Understanding Multiple Sclerosis and the Treatment Advances - Episode 4
Barry Hendin, MD: There are various ways to look at multiple sclerosis [MS], and I suppose one could subdivide MS into subcategories. But mostly, the old discussions were about Clinically Isolated Syndrome, the first event, which in many cases we now can just call early MS. There is relapsing MS. You’ll hear the term relapsing or remitting MS, but I think I prefer the term relapsing MS because even if the symptoms remit, the disease continues to go on with regards to inflammation and progression.
Too many people with MS go on to secondary progression. That means a secondary progression from the onset of their relapsing MS. And then there are people with primary-progressive MS, and those people never really have early relapses but rather a slow, gradual deterioration, often in walking and not exclusively, but over time.
A current consideration is to try to divide relapsing MS into one heading and progressive MS, whether it’s secondary or primary, into another heading with a few subdivisions in each. It’s probably useful to know both of those definitions: the standard definition and the evolving definition.
Amit Bar-Or, MD, FRCP, FAAN, FANA: Multiple Sclerosis, when it presents, can present in a relapsing-remitting form, referred to as relapsing-remitting multiple sclerosis. This is characterized by bouts of neurological dysfunction that come and either go away completely or go away mostly with some residual impact. Many of those individuals who started with a relapsing-remitting disease course will end up with what’s been called a secondary-progressive course, where the relapse has become less and less prominent or evident and what appears to emerge is a slow, ongoing worsening of neurological function, which has been referred to as progression. There are 10% to 15% of people with MS who start their disease course without obvious relapses, but a rather slowly progressive course, and they’ve been referred to as having primary-progressive MS, meaning progressive from the onset.
The importance of distinguishing between relapsing and progressive forms is that we’re now increasing the number of treatments that are being approved for relapsing-remitting and progressive MS, both primary-progressive MS and in the near future, secondary-progressive MS. With the presence of therapies that have been approved for those different types of MS, trying to establish the correct diagnosis is important. A major issue that is important for clinicians to understand is that a great deal of the injury in multiple sclerosis occurs under the surface, below the level of clinical detection. This is true for relapses that can biologically occur and cause bouts of injury without the patient or the clinician being aware of them. We know that if we follow people over time with frequent magnetic resonance imaging [MRI] scans, one sees damaging lesions come and go with a patient perhaps not experiencing a single relapse.
Similarly, the non-relapsing progressive biology almost certainly is occurring under the surface, starting much earlier than we appreciate clinically and continuing below our level of detection. So what we see clinically, whether it’s relapses or progressive aspects of MS, should be thought of as the tip of the iceberg, and we need to do a better job at capturing the injury process under the surface, so that we can make better decisions with patients in terms of either escalating their treatment or changing treatments over time.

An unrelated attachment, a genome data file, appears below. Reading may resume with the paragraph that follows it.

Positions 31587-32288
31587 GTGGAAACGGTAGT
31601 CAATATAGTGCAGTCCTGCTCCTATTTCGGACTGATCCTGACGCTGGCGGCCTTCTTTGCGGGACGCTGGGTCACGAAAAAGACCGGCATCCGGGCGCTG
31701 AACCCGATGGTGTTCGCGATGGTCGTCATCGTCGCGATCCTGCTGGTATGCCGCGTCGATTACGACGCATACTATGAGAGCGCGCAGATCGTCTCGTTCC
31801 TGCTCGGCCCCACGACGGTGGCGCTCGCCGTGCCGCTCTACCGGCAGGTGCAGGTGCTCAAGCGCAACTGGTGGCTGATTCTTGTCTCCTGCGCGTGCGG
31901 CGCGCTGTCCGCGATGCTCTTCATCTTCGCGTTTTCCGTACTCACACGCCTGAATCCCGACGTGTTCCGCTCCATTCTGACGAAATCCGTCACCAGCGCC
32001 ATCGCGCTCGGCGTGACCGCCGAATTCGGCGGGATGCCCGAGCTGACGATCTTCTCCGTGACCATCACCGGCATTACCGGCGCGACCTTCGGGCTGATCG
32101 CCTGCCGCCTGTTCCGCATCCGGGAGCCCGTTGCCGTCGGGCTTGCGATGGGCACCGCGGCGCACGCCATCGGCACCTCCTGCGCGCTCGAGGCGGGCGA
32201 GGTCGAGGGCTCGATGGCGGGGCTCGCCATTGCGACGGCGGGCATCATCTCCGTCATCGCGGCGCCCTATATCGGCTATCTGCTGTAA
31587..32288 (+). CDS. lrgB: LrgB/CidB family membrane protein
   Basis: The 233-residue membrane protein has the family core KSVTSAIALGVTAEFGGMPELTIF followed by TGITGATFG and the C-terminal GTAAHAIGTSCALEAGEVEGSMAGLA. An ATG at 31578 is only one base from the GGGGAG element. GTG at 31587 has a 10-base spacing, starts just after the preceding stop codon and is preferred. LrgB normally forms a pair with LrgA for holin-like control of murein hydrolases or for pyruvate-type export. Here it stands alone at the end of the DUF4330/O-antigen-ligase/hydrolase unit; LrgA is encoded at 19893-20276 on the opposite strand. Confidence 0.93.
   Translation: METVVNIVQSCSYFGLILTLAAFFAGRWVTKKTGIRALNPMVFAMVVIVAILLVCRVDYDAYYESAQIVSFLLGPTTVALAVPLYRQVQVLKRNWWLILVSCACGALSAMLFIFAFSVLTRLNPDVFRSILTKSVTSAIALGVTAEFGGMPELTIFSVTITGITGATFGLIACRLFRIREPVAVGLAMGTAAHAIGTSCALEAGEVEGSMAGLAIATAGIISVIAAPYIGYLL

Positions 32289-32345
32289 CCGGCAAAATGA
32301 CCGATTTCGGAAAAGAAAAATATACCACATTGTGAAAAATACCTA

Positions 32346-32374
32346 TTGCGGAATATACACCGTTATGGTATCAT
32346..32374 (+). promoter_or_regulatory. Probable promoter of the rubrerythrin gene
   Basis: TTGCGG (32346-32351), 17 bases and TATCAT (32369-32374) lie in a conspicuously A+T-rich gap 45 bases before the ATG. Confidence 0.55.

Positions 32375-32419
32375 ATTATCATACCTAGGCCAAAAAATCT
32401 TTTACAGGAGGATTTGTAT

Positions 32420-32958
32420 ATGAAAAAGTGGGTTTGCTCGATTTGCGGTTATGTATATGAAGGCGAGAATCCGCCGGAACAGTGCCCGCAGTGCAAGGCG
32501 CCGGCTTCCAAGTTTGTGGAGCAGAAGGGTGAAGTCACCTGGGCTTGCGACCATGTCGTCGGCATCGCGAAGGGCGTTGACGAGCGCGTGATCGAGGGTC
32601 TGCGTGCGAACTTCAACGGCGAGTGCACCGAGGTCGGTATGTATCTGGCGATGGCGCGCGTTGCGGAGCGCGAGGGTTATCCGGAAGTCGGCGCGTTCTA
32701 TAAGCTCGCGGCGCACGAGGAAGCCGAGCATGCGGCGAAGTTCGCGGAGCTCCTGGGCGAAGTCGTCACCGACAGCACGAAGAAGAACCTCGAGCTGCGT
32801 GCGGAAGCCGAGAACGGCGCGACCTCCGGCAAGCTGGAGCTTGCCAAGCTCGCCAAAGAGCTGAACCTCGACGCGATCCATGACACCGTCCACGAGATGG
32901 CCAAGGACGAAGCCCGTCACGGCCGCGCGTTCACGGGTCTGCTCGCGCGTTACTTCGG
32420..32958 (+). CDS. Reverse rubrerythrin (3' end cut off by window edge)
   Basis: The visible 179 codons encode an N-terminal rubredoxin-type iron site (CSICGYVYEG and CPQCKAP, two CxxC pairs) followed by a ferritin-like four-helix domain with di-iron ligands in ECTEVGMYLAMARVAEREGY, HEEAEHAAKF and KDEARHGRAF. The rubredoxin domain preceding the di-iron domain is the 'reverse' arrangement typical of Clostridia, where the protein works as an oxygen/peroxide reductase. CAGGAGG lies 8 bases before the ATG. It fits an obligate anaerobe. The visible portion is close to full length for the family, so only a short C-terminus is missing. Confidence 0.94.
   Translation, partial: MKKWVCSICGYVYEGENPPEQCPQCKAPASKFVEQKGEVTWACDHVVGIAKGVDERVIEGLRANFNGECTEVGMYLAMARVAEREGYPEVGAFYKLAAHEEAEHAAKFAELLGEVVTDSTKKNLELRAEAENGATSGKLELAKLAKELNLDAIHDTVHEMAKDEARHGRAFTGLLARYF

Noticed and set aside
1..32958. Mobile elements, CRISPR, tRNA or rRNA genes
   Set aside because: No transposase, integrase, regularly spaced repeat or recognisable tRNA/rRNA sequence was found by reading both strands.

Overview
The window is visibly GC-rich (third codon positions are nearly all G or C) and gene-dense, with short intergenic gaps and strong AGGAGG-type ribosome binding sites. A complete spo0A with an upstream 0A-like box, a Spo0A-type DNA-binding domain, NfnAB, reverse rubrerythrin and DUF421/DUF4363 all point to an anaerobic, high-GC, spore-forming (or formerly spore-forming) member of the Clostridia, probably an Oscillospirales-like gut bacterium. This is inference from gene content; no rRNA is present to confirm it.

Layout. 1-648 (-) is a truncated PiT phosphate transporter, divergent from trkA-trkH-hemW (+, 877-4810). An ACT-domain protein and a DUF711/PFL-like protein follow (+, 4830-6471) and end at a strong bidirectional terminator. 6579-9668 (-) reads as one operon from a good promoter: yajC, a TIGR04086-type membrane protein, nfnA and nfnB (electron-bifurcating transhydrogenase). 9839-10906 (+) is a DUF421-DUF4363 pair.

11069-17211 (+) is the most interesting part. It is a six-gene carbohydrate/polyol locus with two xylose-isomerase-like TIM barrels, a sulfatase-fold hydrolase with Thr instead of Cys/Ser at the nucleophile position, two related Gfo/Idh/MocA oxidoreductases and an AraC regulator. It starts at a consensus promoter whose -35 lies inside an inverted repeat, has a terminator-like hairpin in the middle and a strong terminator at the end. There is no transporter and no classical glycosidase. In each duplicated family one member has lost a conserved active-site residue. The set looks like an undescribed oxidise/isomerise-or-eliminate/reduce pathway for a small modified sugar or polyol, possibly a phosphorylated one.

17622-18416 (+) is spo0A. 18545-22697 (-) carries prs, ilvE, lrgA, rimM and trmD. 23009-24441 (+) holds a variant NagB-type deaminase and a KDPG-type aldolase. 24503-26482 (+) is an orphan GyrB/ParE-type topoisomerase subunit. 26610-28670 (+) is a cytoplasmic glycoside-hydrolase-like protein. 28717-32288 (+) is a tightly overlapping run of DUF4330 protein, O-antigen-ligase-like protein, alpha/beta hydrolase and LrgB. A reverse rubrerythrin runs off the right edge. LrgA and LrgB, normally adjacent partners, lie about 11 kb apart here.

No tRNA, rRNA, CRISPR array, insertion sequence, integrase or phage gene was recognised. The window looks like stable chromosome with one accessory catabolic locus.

Prognosis in multiple sclerosis continues to be an area that we are not doing as well as we would like to. Of course, for a patient living with MS, the single most important question perhaps is what will happen to me in the future? We have a range of features that relate to the clinical experience and MRI features that can help us prognosticate. But we’re still falling short in terms of accurate prognostication at the level of individual people living with MS. Those who have a primary-progressive course from onset, on average, may expect to have a worse course of progression regarding their neurological impairment. Although there are those patients with primary-progressive MS who progress very, very slowly and have rather limited disability over time. Similarly, relapsing-remitting MS is a spectrum ranging from rather mild and infrequent attacks that are not debilitating to very frequent and potentially very debilitating attacks.
Barry Hendin, MD: I think that neurologists have probably been too focused on being neurologists over time. And it’s become clear that in the field of MS, but not only in MS, that a person’s general health impacts their neurological health. So whether the problems are smoking, obesity, hypertension, or diabetes, each of those negatives—either singularly or in combination—worsens the prognosis, increases the likelihood of progression, and increases the likelihood that the course of MS will be less favorable. That means for neurologists treating MS, we’re really responsible for taking a closer look not just at the neurologic side of MS, but also the medical comorbidities.